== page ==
like a coven of witches

The only thing I’ll miss here are the free lunches provided by the drug companies on Wednesday afternoons—especially the delicious Cobb salads.  Those annual bonuses were chickenshit…”

 

by mark tulin

 

 

“We hate to see you go,” my supervisor said, patting his heart.  “You have been one of our best therapists.  It’s not often that we come across someone like you in our practice.”

It was nice to be finally appreciated.  I wondered why it took so long?  If he valued me so much, why didn’t I get the love before I decided to pack up and move to California?

“You’re just like family,” he gushed.  “It’s going to be hard to see you go.”

A part of me enjoyed the praise.  I was like that comedian who gestured to his audience to stop the applause with one hand and ask for more with the other.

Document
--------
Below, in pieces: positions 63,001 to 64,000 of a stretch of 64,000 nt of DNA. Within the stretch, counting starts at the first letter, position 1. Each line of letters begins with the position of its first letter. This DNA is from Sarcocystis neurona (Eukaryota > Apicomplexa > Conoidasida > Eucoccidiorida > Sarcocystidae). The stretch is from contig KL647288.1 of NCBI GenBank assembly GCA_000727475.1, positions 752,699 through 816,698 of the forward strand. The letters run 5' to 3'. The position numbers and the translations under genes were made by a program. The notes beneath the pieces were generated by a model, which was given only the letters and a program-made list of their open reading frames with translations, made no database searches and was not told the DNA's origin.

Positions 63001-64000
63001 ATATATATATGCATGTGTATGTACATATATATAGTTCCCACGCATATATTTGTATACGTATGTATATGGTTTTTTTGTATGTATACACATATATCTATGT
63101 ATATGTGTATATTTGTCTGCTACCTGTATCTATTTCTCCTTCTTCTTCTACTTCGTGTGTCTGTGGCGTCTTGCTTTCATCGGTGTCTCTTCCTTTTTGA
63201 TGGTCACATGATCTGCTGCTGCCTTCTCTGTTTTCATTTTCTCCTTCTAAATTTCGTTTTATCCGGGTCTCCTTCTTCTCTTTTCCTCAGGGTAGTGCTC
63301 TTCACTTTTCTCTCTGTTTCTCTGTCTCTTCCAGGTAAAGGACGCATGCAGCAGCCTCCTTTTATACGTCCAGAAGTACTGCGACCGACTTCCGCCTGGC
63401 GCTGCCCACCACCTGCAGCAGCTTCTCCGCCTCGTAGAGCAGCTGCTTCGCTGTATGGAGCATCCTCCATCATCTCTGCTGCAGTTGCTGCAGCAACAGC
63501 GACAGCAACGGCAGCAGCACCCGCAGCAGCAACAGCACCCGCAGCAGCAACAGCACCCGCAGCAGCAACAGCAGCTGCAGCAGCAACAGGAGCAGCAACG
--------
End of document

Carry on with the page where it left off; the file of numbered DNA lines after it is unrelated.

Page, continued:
My boss had multiple Ph.D.’s and was a very persuasive communicator so I could feel the influence of his words, even though I knew it wasn’t sincere.

“How can I make you forget about taking that job in California?”

I smiled and thought: part ownership in the company, a book contract, a mansion on the Main Line, a pound of flesh.

Even if he convinced me, it was too late.  The decision was made.  I sold my house, the moving van was coming on Wednesday, and I would be in Santa Cruz by late Friday Night.  There was no turning back.

He opened the door, turned to me and said: “There’s still some time to change your mind.  Just give me the word.”

Once he left, I packed up the rest of my belongings—my updated DSM, lava lamp, Chinese checkers, hanging plants, a large bottle of hand sanitizer, and my favorite coffee mug with the picture of Sigmund Freud smoking a cigar.

My mind flashed to a few of the clients that I’d miss.  One brought his guitar to our last session and serenaded me with Uncle John’s Band by the Grateful Dead.  Another client drew a portrait of me sitting on my swivel chair in deep thought.